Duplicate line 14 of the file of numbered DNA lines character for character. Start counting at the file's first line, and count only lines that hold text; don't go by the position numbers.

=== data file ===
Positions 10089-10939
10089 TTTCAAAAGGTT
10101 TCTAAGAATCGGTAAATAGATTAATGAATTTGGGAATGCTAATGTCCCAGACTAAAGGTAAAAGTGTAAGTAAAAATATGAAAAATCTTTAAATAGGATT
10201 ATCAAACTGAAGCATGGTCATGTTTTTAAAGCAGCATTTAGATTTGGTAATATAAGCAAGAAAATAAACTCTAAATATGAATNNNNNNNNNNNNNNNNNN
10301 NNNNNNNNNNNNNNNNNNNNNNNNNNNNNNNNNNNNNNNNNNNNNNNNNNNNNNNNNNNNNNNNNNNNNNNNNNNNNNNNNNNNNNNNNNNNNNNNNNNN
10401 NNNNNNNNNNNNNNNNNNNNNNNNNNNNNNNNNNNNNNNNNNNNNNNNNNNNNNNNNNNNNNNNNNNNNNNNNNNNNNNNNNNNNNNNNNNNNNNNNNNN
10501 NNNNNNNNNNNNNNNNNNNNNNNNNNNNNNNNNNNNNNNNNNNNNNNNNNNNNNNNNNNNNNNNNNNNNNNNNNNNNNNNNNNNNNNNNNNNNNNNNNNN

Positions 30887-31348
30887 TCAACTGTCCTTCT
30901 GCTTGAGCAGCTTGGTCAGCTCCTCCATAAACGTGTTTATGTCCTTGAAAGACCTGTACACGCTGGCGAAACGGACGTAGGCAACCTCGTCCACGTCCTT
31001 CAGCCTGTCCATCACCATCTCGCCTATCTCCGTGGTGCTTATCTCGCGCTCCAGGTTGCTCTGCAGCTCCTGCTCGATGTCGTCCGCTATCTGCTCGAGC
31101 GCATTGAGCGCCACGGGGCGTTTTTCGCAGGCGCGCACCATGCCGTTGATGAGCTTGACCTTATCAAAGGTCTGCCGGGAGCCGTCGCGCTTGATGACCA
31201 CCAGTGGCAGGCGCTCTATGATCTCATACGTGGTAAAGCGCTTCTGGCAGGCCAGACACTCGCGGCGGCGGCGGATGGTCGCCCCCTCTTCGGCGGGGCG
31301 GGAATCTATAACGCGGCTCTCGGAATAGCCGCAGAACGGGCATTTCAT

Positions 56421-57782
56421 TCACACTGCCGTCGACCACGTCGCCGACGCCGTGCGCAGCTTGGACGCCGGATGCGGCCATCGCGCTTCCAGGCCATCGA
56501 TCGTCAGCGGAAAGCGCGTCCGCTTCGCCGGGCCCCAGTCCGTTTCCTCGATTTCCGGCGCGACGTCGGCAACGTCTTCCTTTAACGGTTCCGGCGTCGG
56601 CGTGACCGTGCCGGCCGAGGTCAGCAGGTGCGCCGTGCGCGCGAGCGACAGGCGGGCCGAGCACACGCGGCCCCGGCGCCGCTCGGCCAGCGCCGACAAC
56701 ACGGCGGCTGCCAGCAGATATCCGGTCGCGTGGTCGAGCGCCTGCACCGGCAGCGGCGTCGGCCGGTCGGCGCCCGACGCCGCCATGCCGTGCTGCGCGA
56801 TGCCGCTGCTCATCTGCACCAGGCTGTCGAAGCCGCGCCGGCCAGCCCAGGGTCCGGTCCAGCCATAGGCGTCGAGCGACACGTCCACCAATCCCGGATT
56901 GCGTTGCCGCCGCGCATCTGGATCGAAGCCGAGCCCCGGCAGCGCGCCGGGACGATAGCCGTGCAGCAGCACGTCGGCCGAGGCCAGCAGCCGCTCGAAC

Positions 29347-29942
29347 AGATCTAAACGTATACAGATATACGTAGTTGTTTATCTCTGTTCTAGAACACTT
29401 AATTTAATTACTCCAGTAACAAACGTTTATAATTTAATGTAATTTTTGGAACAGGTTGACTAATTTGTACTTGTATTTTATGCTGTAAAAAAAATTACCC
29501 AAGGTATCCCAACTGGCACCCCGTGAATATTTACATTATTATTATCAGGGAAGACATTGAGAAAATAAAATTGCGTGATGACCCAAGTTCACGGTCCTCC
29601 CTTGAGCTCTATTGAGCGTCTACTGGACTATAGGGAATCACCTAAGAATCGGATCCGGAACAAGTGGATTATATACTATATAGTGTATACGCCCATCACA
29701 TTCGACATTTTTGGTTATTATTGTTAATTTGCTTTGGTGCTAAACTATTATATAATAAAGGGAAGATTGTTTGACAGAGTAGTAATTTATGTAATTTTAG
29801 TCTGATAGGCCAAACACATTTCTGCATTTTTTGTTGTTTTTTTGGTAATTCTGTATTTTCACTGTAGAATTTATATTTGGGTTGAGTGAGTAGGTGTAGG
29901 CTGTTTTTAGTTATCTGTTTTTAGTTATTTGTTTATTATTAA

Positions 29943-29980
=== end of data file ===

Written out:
31301 GGAATCTATAACGCGGCTCTCGGAATAGCCGCAGAACGGGCATTTCAT